I have an ethical and legal dilemma and love to know if anyone in my network has any insight on how to deal with it: I’ve been contacted by an individual asking me to remove a forum post about an HR Manager who was given a prison sentence for blackmailing vulnerable workers. No reason was given for the request to remove. My moral compass says that the world has a right to know about this (and to leave the post where it is), but am I legally or ethically obligated to remove the post?

Also, one of my connections is connected to this person on LinkedIn - do I tell them?

You need to be a member of DPG Community to add comments!

Join DPG Community

Email me when people reply –


  • Hey Gary

    My view would be the same as Samina's. If it is in the public domain and the person was given a prison sentence (found guilty), and there is no court judgement making it private (most likely given their name is shared) and therefore you would be able to share it. We had a few of those in Social Work and same now in HR, which was even shared by our governing bodies and used in case law excercises etc.

    Also on social media, if someone doesn't like what is posted, personally i think they should carry on scrolling. Your personal social media isn't the right of any employer and also nor have you posted anything that would put you in a bad light! You are merely sharing information.

    You carrying on being you :) !




  • Hi Gary,

    If the information is in the public domain, I cannot see any legal dilemma here, unless the person had appealed the conviction and had it overturned-then you would need to update or remove it.  In terms of ethics; I believe the reluctance to share information and attempts to silence the news are very concerning ethical issues.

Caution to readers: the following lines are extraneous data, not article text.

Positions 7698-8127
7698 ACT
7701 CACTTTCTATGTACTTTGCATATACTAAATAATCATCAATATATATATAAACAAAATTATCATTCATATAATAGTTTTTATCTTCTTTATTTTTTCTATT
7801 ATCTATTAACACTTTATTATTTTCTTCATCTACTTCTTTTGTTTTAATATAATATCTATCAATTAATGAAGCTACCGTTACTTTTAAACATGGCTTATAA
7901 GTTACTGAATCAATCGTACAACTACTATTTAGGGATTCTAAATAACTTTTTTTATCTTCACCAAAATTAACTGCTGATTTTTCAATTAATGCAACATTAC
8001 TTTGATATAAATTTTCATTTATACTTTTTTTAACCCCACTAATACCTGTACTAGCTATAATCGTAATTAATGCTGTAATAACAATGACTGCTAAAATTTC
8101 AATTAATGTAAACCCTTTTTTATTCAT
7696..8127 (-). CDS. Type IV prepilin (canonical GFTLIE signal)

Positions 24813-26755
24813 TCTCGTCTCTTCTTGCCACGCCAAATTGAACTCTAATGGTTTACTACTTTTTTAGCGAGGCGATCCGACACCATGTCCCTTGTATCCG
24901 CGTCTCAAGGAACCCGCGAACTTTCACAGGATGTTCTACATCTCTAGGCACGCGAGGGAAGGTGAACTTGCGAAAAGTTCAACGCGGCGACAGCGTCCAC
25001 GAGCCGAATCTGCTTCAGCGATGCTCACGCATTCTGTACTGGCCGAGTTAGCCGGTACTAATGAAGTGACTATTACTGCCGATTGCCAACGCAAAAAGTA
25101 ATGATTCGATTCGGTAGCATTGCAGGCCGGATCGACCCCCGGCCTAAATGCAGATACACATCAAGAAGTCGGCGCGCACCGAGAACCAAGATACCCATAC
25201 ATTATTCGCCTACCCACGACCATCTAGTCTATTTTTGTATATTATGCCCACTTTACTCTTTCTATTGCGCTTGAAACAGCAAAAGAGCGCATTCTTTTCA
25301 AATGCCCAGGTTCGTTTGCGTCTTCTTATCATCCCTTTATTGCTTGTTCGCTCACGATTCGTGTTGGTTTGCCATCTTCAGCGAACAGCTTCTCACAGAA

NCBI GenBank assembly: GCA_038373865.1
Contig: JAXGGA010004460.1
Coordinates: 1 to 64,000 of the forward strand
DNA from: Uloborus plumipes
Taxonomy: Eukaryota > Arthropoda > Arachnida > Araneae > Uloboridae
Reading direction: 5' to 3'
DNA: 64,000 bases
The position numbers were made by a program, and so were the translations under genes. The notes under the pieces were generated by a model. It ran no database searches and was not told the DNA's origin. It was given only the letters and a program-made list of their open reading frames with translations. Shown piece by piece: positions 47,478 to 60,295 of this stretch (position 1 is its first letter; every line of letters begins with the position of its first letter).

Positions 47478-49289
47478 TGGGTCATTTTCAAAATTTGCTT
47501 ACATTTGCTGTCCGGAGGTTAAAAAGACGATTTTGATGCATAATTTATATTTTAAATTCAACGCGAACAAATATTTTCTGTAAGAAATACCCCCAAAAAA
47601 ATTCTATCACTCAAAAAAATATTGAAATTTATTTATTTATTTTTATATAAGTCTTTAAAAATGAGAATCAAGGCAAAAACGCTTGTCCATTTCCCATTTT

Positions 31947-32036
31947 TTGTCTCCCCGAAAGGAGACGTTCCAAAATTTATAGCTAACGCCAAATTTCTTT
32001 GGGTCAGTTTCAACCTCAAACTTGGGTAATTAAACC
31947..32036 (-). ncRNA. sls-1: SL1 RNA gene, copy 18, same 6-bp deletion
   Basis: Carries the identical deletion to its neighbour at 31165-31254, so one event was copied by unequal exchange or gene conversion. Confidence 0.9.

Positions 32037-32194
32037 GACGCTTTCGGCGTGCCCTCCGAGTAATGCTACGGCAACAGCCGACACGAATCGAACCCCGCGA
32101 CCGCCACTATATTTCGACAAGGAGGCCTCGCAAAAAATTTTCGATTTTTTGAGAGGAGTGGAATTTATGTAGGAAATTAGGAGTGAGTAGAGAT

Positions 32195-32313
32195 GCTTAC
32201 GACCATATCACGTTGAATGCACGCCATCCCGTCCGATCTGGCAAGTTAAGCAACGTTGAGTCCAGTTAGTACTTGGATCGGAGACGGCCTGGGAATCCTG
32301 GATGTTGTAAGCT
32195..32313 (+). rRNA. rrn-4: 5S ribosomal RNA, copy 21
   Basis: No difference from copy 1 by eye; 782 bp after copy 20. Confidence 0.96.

In this case, the abuse of power occurred.  If it had been an unsuccessful 'attempt' then that may be a 'grey area'-(legally and ethically).  

    It's up to you to decide whether to tell your contact on LinkedIn.  I would only do that if the lack of knowledge is likely to be damaging for your contact, as this is a 'precise' and personal share, not just sharing an article.

    I'd be interested in what other community members think.

  • 🔝

    • Thanks Samina

      I am put at ease by your response. I have contacted my contact on LinkedIn. I gave an overview of the information first and asked if my contact wanted details (e.g. the person's name). She did and I sent the details. I feel like I have done the right thing as had she worked with this individual it may have compromised her - and I would have felt complicit in that.

      Best wishes,


This reply was deleted.


Click here to see a full list of members including our Facilitators.

Did you know that if you go to the list of members, the Members Online button will show you who is online right now? Why not say hello?

What's Happening?

Lynne Hayes-Clarke and Marie Favre are now connected
Lynne Hayes-Clarke and abigail gaster are now connected
mike james posted a blog post
Megan S is now a member of DPG Community
Choi Newton and marryjamess joined DPG Community
marryjamess posted a blog post
Sue Wade is now connected with Abigail Hopkins and Charlene Michelson
Kelly Stone is now a member of DPG Community

CIPD Branch Events

Did you know your local CIPD branch will put on relevant events that are free to CIPD members.

Take a look for your local branch here and what events are happening. Remember attending these events are great CPD evidence.

CIPD Branch Event Search